A group of college student head to a cabin by the water. Once there, something starts taking them out one by one.
Written by Will Hayes and Jesse Studenberg, and directed by David R. Ellis, this is some silly fun stuff. Let’s be honest, no one went to see this, in 3D no less, to get a serious shark film. No, people went to see this wanting to see shark carnage, people in swimsuits, and lots of blood. And that is exactly what the film delivered, time and time again. This the kind of film that knows exactly what it is and what its audience wants. It goes for the kill more than one, it dares to go bloody, it has some seriously ridiculous bits to the story, but it sticks by all of that and delivers on the fun. The story here is simple enough, with sharks dropped in lake (or lake-like) area in Louisiana where a young woman’s family has a beautiful house (far from a cabin here), so with her friends, she heads out there. Then carnage and stress and twists and turns. This is all fun here, created to be so and definitely not made to be taken too seriously. At the same time, the filmmaker clear knows that they could not cut too many corners if they wanted to really deliver here.
The cast here is very 2011, led by Sara Paxton as the rich girl taking her friends to the cabin. She’s decent here and does well with her part. Playing one of her friends is singer-turned-actress Katharine McPhee who does decently as well with her more limited screentime. She does get a juicy water sequence that brings something new to the table. Dustin Milligan as Nick, the more brainy member of the group does well as well. The same can be said of Joel David Moore, Chris Carmack, Sinqua Walls, Alyssa Diaz, and the rest of the cast. This is a movie where the performances work for what it is. This is not an Oscar contender here, but it’s definitely a fun watch with its cast that will have someone for everyone to enjoy watching.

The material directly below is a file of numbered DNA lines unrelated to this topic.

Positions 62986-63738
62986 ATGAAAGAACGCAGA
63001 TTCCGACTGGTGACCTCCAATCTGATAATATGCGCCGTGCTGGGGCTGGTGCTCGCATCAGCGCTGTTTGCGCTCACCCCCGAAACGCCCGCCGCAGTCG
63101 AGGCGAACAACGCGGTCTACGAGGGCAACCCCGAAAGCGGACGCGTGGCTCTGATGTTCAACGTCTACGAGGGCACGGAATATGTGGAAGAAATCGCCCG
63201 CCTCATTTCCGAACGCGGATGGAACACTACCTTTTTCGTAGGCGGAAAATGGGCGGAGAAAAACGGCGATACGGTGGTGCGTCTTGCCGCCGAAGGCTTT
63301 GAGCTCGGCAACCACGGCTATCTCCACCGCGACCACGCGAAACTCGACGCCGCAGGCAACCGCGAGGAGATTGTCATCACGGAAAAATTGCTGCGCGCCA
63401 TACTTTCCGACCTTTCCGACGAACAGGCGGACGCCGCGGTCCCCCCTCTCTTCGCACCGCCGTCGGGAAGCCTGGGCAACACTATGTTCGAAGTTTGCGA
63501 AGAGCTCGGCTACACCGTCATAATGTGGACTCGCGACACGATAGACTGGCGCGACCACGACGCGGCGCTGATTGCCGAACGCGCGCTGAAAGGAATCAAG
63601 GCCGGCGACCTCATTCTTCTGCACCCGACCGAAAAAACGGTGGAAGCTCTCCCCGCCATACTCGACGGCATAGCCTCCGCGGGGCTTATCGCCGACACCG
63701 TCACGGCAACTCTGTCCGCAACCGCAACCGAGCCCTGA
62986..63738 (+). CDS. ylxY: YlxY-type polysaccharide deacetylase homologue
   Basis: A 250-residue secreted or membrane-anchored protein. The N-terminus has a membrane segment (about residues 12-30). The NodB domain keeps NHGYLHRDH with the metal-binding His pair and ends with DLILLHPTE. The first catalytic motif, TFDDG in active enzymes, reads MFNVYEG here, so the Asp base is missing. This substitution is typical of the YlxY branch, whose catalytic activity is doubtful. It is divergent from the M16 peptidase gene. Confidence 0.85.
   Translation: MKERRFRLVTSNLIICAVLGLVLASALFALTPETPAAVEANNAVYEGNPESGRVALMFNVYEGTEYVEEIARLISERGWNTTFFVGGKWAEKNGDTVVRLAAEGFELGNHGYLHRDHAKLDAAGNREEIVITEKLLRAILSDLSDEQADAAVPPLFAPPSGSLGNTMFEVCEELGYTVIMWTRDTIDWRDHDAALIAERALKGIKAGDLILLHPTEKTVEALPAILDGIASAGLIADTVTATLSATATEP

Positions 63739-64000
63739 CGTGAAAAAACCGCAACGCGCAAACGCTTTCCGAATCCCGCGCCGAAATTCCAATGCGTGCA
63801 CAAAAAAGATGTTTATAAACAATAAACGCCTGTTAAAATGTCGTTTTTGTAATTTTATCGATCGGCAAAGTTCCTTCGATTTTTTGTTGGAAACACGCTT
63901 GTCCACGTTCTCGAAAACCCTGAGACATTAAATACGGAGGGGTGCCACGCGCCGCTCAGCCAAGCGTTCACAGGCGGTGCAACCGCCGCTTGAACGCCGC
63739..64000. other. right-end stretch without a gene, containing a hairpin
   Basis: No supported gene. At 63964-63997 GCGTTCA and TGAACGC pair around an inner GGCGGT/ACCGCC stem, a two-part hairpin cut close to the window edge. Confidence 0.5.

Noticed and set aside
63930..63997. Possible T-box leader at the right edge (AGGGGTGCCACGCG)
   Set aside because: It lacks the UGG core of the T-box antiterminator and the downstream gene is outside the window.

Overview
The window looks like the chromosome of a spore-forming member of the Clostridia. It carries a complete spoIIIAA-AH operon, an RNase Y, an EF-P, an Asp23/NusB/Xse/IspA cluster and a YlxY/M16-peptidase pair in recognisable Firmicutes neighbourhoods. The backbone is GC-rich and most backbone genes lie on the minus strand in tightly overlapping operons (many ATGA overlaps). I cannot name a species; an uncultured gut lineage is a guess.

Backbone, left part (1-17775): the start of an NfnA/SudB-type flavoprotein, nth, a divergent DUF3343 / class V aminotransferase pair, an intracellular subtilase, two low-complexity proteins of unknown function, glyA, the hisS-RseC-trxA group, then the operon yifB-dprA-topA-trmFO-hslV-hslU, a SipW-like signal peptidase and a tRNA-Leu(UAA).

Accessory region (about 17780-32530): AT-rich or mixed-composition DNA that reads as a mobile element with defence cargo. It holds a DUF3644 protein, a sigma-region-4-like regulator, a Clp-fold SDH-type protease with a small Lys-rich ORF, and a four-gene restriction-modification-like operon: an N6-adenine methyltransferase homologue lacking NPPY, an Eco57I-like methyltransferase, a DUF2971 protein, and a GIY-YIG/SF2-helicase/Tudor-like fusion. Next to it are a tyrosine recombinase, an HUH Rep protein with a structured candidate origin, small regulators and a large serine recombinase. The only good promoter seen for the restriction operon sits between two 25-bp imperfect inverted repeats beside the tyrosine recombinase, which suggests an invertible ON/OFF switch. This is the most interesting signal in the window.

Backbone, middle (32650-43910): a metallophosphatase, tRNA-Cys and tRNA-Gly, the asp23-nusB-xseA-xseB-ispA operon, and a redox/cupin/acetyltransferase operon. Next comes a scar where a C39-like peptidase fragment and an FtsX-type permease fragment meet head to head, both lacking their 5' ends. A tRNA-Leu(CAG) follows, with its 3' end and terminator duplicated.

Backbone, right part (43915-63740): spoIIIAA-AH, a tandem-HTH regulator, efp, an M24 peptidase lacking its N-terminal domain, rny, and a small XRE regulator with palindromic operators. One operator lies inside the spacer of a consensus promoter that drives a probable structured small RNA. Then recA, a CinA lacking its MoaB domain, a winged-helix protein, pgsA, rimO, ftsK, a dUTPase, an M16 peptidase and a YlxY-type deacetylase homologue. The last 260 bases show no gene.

Now, for a surprising name in the credits: Graeme Revell. The man is well known for great film scores, so seeing his name here says that the folks behind the scenes wanted to have to weight to their film and have every aspect be good. This is definitely a surprising choice for the score, but it works.
On the visual side of things, the cinematography by Gary Capo and the editing by Dennis Virkler are what the film needed. The images are good, they show the action, they aren’t overly edited, and they allow the viewer to fully see what is going on with some appropriately framed sequences that allow the suspense or tension to build a bit more through the images.
As for the special effects, keeping in mind that this film is 11 years old, there are decent. The animals (sharks and others) are well rendered clearly using a mix of practical and visual effects with a bit of what could be reused footage of sharks and others. The film also has some decent kill effects and the blood, which is plentiful, looks great. In terms of satisfying the gorehounds, this is more than decent.
Shark Night, which can mostly be seen in simple 2D these days is a fun entry in the shark attacking young people subgenre. It’s not a serious shark film and should be taken for what it is, a spring break massacre type of film that uses sharks and other animals to do the carnage. The effects are still fairly good 11 years down the road, so it seems like they are withstanding the test of time. Of course, the film is silly, but that’s a big part of its charm.